2016 replay?
Thursday, January 24, 2019 at 12:04PM
Simon Ward

Claims are being made that current economic / market conditions resemble those in early 2016.

The MSCI All-Country World Index (ACWI) fell by 20.2% in US dollar terms between May 2015 and February 2016 as the global economy slowed significantly, with the manufacturing PMI dropping to 50.0. Activity and equities, however, rebounded strongly over the remainder of 2016 as policy stimulus boosted the Chinese economy and the Fed paused rate hikes for 12 months.

The ACWI index fell by a slightly larger 20.7% from a January 2018 high to the Christmas low, while the manufacturing PMI weakened to 51.5 in December, with early flash results suggesting a further decline this month. Chinese policy-makers are easing again and markets are discounting only a 15% chance of a Fed rate rise this year, according to the CME FedWatch tool (as of yesterday).

Commentaries here were positive about economic / market prospects in the first half of 2016 but current conditions differ in two important respects. First, global monetary trends are much weaker. Six-month growth of G7 plus E7 real narrow money bottomed in August 2015 and was moving up to a double-digit annualised pace as the equity market rally started in early 2016. Real money growth may have bottomed in October 2018 but a significant recovery has yet to unfold – first chart.

Secondly, the G7 stockbuilding or inventory cycle was bottoming out in early 2016 but – on the assessment here – is currently in the early stages of a downswing, which may extend into the second half of 2019.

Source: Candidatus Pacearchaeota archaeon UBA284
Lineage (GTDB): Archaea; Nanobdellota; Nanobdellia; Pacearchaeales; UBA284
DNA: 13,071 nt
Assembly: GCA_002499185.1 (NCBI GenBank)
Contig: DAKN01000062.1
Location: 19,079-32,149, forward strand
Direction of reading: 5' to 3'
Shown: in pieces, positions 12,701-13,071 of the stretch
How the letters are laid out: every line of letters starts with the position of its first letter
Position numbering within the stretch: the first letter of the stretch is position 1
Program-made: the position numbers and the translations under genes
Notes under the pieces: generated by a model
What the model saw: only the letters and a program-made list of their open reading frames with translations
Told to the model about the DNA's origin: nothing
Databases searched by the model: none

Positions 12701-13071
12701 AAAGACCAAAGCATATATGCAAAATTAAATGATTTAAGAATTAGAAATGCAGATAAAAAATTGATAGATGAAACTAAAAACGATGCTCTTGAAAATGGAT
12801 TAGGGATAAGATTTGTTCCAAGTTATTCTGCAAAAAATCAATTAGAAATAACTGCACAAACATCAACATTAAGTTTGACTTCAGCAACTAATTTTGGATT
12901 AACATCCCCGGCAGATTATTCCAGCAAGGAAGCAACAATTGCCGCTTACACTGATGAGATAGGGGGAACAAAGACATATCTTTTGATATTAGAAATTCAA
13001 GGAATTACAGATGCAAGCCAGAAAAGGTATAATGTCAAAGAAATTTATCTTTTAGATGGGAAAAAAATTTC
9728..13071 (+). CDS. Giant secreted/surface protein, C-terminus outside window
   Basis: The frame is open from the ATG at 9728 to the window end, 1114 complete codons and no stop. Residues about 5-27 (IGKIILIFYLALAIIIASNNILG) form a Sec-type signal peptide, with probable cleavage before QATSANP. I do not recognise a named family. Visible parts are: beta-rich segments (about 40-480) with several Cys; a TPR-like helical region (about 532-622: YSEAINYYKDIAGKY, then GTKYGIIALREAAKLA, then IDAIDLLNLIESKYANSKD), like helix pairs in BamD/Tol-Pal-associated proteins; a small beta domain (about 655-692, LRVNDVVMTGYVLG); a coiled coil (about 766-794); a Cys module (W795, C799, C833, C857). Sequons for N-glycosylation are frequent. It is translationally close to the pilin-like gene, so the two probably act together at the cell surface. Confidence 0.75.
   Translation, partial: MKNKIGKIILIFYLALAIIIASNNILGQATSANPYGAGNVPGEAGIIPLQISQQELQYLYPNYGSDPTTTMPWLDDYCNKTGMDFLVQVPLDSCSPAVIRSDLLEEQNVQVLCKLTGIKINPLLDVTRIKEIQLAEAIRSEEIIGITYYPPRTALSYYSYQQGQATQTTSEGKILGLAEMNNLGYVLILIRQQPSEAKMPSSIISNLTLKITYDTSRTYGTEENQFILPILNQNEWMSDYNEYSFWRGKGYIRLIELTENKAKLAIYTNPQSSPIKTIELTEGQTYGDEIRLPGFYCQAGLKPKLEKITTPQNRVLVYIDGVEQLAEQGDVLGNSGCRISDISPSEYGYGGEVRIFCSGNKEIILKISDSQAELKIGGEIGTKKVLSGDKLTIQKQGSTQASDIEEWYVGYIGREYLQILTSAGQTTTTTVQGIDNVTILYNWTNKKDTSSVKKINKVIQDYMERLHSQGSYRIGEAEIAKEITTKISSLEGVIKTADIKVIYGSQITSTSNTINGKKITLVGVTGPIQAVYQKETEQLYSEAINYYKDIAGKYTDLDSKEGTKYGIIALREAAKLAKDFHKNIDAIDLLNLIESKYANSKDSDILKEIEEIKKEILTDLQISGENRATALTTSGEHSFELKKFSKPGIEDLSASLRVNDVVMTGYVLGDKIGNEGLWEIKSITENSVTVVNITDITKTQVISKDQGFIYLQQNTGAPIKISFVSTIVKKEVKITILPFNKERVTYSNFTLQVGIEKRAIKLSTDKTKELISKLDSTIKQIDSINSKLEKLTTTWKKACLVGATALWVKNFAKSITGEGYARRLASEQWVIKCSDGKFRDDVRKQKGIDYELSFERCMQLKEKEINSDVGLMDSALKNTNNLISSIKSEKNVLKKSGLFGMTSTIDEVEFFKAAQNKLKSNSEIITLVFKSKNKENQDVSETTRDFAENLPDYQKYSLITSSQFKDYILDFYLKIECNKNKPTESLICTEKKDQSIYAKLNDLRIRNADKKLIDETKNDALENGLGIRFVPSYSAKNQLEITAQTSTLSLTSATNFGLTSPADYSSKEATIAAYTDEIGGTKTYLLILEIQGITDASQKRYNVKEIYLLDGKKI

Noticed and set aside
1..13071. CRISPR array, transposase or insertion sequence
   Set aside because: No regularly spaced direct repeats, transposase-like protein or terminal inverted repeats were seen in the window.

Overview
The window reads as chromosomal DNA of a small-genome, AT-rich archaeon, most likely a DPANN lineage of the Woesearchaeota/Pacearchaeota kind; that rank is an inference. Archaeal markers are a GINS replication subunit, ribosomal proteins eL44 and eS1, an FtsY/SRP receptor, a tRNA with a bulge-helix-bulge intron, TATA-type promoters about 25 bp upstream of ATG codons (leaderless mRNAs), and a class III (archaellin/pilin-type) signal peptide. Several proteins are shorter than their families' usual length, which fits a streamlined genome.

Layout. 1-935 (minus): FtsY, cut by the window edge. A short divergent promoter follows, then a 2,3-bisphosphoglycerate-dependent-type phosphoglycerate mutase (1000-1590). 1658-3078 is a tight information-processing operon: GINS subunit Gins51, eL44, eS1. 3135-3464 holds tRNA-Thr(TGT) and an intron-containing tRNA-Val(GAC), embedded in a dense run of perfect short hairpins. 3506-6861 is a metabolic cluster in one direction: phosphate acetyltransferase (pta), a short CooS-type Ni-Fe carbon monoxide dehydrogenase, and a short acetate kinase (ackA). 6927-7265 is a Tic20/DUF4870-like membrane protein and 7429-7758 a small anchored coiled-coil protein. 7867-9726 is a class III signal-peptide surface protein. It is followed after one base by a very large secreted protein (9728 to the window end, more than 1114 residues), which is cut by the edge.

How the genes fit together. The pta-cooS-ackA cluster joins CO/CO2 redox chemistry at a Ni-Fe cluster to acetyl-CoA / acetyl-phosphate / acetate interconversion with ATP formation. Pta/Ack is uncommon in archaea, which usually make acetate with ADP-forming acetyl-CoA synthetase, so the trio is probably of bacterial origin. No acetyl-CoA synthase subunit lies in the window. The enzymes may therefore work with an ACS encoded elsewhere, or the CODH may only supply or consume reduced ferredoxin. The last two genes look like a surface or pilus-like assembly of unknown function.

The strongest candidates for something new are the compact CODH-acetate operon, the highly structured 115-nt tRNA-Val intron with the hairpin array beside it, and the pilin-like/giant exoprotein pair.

A key cycle gauge is the annual change in G7 stockbuilding expressed as a percentage of GDP. This was still moving higher in the third quarter of 2018, the most recent data point, consistent with the cycle approaching a peak. It was, by contrast, significantly negative in the first quarter of 2016, having topped a year earlier – second chart.

Business surveys provide a cross-check of the national accounts stockbuilding data and are more timely. As the chart shows, the annual change in a G7 survey-based indicator remained positive in December, supporting the assessment that the bulk of the cycle downswing lies ahead.

If the recent recovery in global real narrow money growth were to be sustained during the first half of 2019, and assuming that the current stockbuilding cycle is of average length (3.5 years), conditions could resemble those in early 2016 sometime during the second half of the year. A sustained monetary pick-up probably requires, at a minimum, the Fed to suspend “quantitative tightening”. Markets may have to weaken further to prompt such a shift.

Article originally appeared on Money Moves Markets (http://moneymovesmarkets.com/).
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